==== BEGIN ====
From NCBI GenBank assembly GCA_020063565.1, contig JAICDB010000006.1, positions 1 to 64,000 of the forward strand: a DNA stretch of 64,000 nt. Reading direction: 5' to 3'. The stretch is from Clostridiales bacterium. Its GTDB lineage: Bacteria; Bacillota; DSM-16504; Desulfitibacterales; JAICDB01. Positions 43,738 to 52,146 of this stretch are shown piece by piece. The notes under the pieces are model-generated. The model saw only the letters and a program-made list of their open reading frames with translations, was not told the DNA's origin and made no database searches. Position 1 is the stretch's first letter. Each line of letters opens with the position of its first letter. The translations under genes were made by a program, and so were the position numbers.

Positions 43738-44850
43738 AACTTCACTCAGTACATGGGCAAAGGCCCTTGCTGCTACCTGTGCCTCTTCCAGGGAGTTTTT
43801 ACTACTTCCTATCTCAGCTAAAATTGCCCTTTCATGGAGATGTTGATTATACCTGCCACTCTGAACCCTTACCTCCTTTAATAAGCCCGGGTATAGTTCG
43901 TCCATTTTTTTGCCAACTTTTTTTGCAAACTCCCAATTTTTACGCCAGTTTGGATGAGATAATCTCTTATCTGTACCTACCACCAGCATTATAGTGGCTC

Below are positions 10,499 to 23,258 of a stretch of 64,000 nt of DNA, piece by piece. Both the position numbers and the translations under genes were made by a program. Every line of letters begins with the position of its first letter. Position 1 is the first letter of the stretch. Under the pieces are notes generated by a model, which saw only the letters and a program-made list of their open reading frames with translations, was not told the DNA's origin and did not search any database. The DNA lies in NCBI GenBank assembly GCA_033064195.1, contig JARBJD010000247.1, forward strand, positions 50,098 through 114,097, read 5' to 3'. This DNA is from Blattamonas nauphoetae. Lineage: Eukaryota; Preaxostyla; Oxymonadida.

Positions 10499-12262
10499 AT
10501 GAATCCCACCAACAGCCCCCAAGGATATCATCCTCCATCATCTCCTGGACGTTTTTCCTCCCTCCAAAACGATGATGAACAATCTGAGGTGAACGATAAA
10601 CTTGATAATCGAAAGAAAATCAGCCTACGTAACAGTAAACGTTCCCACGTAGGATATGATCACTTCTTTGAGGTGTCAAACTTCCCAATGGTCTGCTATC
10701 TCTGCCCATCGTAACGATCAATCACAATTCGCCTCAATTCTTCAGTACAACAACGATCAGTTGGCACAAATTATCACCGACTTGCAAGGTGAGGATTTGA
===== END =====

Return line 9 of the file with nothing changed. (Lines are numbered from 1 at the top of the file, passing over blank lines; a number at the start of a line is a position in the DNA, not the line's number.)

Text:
10501 GAATCCCACCAACAGCCCCCAAGGATATCATCCTCCATCATCTCCTGGACGTTTTTCCTCCCTCCAAAACGATGATGAACAATCTGAGGTGAACGATAAA